Ohio Lagging, Attempting New Methods to Collect Child Support
Ohio child support guidelines were last updated in 1993, and the lack of revision creates a situation which advocates say leaves Ohio lagging behind other states. According to a 2013 report by the Child Support Guidelines Advisory Council, if the state used estimates provided by the U.S. Department of Agriculture based on cost of living rather than its 1993 guidelines, child support payments would jump by approximately 13 percent for one child and approximately 27 percent for four children.
On the other hand, collection efforts have led to increased compliance since 2012. Around 68 percent of ordered child support payments are being paid, representing an improvement over the 66.6 percent collected during fiscal year 2012. The governor’s goal is 70 percent collection by September 2015. County agencies have implemented some nontraditional methods in their efforts to collect.
Among the methods employed is Family PACT Center mediation, designed to encouraged non-custodial parents to get more involved in their children’s lives on the theory that parents are more likely to make support payments if they feel connected to their children. Incarceration, by contrast, has been relied upon less than in previous years. In the past year, 342 parents were sent to prison for failure to make support payments. Five years earlier, 588 parents went to prison.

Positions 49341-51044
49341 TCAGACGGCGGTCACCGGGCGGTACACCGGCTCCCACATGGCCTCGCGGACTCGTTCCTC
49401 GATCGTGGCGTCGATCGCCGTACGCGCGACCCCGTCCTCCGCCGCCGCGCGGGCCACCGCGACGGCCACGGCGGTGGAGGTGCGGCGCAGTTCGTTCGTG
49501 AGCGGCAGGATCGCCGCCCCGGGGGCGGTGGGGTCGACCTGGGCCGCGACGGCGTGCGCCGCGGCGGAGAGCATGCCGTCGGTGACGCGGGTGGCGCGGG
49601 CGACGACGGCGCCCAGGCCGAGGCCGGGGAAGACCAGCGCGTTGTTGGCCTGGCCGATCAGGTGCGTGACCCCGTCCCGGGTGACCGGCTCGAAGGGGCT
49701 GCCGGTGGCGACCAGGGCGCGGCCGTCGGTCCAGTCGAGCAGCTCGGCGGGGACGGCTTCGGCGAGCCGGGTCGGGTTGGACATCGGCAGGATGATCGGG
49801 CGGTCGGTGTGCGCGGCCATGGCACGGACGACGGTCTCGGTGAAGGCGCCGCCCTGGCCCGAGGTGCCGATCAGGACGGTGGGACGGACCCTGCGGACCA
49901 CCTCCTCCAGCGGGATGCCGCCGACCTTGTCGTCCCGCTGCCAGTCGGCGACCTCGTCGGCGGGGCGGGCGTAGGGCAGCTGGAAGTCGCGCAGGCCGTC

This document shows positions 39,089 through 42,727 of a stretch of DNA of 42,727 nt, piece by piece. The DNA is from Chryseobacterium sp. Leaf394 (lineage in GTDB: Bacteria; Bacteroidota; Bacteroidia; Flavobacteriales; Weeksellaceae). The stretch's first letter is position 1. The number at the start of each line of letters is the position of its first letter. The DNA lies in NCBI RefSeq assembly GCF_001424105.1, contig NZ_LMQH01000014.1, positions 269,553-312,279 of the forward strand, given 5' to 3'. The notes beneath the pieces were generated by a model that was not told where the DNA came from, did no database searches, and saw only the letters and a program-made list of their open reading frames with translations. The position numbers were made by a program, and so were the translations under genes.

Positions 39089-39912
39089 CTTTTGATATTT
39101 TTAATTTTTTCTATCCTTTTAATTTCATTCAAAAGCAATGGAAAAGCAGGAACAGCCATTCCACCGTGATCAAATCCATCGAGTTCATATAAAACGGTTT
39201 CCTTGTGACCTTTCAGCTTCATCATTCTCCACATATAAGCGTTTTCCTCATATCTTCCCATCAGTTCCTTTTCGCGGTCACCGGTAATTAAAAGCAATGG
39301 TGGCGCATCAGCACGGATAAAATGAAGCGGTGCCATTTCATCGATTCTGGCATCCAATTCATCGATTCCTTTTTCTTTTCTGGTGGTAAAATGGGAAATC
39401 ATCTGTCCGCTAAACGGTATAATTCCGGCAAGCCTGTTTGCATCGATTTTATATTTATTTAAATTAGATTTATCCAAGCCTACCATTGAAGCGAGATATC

Additionally, a new law requires casinos and other gambling establishments to check whether certain winners owe child support before paying out their winnings. For bingo and slot machine wins of more than $1,200, for example, casino employees will check a database maintained by Job and Family Services and withhold some or all of the winnings if the winner owes child support. In cases wherechild support payments are owed and not being made, a family law attorney may be able to help pursue payment, in some cases via wage garnishment or asset seizure.
Source: Coshocton Tribune, “Ohio child support payments lag nation“, Jessie Balmert, August 10, 2014